Still, the practical consequence of the little Agfa's decent image quality is that it makes more sense as an ornament than a photographic tool. The image quality is too good to be distinctively novel, but the camera is too limited to carry around all the time. Compare the above with this shot, which was taken with a Holga and demonstrates (a) strong vignetting (b) distortion (c) curious focus:

It's a really good trinket, though, because the design is so chic. Here's the latest Ikea catalogue, cover on the left, inside front cover on the right:

Spot the Synchro Box. Ikea do not put bad things in their catalogues. Only good things. Never bad things. Not sharks, for example, or wasps, or poor people.

In its day Agfa was the German Kodak, a film manufacturer that sold cheap cameras as a loss-leader for their range of films. The company came through the Second World War relatively intact, although their eastern arm was swallowed up by the Soviets and became East Germany's ORWO, which apparently still exists. Agfa's box cameras were replaced in the 1960s by the popular Agfa Clack, which housed the same basic specification in a curvaceous plastic case. The Clack is almost as popular an objet d'art as the Box, although the design language is very different; much cuter, more toy-like, less deco.

From the 1960s onwards Agfa concentrated on 35mm point-and-shoots, such as the Agfa Silette, although the company's focus was always film and optical equipment rather than cameras, which they stopped making in the early 1980s. Among the last gasps was the handsome Optima Sensor, which resembles a kind of value engineered Leica CL / Minolta CLE. The company eventually split up and sold its consumer film business in 2004, which went bankrupt a year later. Old stock Agfa film remained on sale for several years afterwards. Nowadays Agfa is what Kodak will be in a few years; a network of co-branded businesses that sell industrial optical equipment and services to other businesses, with a small sideline manufacturing film for the few specialist markets that still buy it. They still make aerial photography film, for example, which is intermittently repackaged into 35mm canisters and sold under the Rollei brand. The company also makes print film for theatrical distribution, but apparently no longer manufactures motion picture negative film; it was one of the pioneers of European colour movie film stock, and it remained popular with certain cinematographers right until the early 1990s (on Out of Africa, Gorillas in the Mist, The Mission, Robin Hood: Prince of Thieves - apparently it was very good with browns and greens).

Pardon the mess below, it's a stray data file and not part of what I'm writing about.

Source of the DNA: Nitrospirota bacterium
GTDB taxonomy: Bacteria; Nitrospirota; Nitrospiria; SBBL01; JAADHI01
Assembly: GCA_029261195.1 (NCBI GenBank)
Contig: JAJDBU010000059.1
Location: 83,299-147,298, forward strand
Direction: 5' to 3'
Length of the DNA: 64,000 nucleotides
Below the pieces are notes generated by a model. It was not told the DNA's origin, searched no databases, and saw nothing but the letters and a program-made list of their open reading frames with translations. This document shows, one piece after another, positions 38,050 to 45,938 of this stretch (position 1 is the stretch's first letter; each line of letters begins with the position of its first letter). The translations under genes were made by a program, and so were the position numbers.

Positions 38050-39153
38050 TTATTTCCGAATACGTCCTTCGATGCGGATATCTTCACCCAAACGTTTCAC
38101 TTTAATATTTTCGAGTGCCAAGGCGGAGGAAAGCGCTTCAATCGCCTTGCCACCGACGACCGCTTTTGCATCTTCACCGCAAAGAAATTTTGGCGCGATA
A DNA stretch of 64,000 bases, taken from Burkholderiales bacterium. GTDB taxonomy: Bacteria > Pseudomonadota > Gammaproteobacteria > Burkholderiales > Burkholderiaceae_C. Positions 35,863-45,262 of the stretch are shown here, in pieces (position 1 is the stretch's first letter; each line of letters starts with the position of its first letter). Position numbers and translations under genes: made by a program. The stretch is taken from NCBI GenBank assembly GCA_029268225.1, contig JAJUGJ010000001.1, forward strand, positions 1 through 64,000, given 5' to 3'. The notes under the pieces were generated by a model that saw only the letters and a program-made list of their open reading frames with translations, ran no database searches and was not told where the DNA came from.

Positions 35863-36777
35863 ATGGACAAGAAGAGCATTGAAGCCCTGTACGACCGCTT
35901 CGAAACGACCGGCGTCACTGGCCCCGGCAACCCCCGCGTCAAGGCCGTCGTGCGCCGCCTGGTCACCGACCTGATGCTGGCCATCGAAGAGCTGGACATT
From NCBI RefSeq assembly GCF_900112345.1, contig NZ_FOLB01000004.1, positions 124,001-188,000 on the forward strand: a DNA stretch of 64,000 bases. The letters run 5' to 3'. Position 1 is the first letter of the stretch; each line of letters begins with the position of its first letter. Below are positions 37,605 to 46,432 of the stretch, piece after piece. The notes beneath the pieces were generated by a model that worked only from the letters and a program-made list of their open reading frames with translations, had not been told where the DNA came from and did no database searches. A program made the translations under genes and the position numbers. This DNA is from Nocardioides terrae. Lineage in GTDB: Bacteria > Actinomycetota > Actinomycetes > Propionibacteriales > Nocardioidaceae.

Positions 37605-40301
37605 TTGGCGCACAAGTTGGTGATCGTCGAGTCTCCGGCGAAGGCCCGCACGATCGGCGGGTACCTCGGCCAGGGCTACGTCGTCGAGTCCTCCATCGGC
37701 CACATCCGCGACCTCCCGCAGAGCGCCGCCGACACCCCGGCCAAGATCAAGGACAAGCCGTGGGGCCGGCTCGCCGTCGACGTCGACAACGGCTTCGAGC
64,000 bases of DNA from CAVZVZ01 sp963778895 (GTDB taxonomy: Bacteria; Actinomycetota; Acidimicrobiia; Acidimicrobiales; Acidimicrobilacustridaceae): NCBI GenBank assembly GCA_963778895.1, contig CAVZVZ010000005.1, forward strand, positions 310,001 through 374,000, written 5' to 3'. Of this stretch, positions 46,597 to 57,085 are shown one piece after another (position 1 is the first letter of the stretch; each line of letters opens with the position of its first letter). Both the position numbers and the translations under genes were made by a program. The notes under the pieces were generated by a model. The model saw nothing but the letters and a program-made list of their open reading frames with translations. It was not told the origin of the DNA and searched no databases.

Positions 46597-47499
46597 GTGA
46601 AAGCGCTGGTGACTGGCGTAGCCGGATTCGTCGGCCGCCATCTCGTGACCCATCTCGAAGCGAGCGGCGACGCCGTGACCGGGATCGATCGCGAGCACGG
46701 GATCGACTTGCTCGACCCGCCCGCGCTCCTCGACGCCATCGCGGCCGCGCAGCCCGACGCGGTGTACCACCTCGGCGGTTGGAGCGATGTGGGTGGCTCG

Still, box cameras. The Synchro box takes eight shots per roll, which is going to cost you plenty unless you develop it yourself; I used this method of stand development with R09. The Box itself is tiny - in photographs the handstrap makes it look much larger, but in real life the strap is more a kind of fingerstrap - and weighs almost nothing, so it's not a bother to carry around. Metal. The fixed focus distance runs from about three metres to infinity - the near end is slightly too distant for parties or individuals, it's more of a family group shot type of camera. Here's a short film:

When poked by a hairy white hand the Afga Synchro Box makes a noise the end.